- TRA: 608-267-7772
- TAA: 888-258-9966
Trade Adjustment Assistance (TAA) and Trade Readjustment Allowance (TRA)
Reemployment Trade Adjustment Assistance is available to qualified participants whose 5-digit petition number begins with 7 or higher. RTAA is a wage subsidy available to qualified participants who are 50 years of age or older. Electing the RTAA option cancels out all future eligibility for the TRA weekly benefits.
New employment must be full time, which is 32 or more hours per week (the exception is if you are going to school full-time, then work of at least 20 hours per week is allowable). Multiple part-time jobs can be combined to meet the 32 hours full-time requirement.
The projected annual wages at new employment cannot exceed certain levels, depending on which TAA Law applies to your petition:
If annual wages exceed these amounts then you do not qualify for RTAA.
New employment cannot be at the same employment site as your TAA certified employer
The RTAA wage subsidy is 50% of the difference between your previous weekly wages and weekly wages at new employment - not hourly wage rates. Overtime pay is excluded from the subsidy calculation.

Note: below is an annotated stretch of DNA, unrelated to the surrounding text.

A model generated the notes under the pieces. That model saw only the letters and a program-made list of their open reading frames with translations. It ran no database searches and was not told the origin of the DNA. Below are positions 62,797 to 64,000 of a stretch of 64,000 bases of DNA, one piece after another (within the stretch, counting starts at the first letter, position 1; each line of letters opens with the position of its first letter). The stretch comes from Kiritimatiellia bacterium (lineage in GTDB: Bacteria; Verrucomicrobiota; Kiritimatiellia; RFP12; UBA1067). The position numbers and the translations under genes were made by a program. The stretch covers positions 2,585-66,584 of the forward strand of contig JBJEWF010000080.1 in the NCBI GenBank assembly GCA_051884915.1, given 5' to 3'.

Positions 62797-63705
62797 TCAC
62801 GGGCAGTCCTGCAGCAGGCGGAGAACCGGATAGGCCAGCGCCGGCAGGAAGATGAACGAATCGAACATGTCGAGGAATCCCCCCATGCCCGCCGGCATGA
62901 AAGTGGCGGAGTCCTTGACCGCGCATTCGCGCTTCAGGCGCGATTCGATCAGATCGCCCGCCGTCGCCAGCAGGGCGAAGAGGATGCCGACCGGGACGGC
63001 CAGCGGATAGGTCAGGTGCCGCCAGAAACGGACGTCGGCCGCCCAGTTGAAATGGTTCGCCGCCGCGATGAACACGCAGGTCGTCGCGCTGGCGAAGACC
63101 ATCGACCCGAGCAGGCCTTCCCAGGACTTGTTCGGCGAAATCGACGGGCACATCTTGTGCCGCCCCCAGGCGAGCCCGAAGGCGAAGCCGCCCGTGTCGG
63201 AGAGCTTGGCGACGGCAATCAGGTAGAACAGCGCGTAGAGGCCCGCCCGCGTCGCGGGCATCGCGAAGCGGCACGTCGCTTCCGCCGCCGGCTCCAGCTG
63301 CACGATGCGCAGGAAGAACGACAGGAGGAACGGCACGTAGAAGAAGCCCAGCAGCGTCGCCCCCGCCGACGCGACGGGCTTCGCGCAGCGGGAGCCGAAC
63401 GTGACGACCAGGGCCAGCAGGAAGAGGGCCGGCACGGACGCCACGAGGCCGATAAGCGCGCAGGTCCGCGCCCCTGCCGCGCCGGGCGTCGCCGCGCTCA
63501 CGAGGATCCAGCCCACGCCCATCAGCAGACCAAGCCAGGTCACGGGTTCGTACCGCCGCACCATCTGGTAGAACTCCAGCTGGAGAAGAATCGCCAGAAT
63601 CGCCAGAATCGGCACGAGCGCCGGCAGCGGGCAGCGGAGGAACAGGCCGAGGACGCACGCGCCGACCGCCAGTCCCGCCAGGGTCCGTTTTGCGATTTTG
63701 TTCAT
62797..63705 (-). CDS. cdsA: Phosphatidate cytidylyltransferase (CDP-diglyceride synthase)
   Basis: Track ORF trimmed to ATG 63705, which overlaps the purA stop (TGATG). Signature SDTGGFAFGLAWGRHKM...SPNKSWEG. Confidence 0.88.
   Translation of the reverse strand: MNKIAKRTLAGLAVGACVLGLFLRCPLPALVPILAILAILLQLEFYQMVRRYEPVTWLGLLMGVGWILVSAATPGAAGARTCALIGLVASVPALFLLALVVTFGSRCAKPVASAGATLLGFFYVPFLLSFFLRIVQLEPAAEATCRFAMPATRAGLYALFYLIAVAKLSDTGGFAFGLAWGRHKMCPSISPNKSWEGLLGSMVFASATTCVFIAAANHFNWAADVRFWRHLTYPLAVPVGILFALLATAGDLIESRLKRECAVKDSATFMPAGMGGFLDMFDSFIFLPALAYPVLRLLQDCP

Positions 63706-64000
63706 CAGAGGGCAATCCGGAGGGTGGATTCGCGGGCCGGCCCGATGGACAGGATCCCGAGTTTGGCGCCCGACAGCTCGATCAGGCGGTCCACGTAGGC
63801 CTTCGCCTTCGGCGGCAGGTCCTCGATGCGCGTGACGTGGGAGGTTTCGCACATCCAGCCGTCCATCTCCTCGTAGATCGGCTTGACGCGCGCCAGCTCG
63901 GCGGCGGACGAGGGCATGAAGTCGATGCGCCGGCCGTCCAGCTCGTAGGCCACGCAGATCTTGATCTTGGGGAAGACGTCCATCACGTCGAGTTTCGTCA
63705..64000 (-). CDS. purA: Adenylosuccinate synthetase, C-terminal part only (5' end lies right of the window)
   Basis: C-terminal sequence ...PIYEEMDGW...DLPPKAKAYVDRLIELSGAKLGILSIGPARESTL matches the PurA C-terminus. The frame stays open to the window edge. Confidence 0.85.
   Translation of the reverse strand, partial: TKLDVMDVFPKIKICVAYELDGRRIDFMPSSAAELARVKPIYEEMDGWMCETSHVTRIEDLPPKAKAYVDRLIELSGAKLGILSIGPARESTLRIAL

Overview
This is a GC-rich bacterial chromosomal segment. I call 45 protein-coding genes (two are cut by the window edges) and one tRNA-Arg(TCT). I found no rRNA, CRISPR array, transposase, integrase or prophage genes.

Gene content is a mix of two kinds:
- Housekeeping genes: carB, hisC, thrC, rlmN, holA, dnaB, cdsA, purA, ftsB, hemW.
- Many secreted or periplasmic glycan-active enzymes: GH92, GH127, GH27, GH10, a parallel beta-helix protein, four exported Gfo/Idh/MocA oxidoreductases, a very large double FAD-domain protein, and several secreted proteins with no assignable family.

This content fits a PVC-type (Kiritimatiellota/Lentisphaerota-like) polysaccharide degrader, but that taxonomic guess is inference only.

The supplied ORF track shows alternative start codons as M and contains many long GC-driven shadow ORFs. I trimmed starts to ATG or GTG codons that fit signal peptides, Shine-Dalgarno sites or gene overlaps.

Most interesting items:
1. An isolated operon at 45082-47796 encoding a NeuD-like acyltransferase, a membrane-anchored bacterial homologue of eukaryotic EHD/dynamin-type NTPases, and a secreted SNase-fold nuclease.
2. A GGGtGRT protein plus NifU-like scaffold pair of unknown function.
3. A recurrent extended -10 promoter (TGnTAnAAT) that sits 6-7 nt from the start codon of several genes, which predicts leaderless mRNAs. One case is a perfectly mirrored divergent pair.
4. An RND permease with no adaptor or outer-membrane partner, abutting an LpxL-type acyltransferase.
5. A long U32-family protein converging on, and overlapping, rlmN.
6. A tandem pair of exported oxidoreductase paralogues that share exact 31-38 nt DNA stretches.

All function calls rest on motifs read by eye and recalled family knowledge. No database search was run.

The maximum allowed RTAA payment depends on which TAA Law applies to your petition:
Your maximum allowed RTAA payment is reduced if you received any TRA weekly cash payments. Each week that you received TRA reduces RTAA amount by about 1%. (For instance, if your petition qualifies for $12000 but you claimed 25 weeks of TRA while you were in school, then your max benefit is reduced by 25% down to approximately $9000 maximum.)
There is a 104-week period to qualify for and claim RTAA. Your “104-week clock” can start whether or not you are working.
You must provide documentation of your age such as a driver's license. You must provide documentation of your wages in the form of a paystub, or statement from the company showing pay rate and hours worked.
RTAA payments are reported to the IRS as taxable income. We cannot withhold state or federal taxes from your RTAA payment. You need to put aside funds to cover any additional taxes that you may owe. One strategy is to reduce the number of exemptions with your new employer, in order to make your tax deductions higher.
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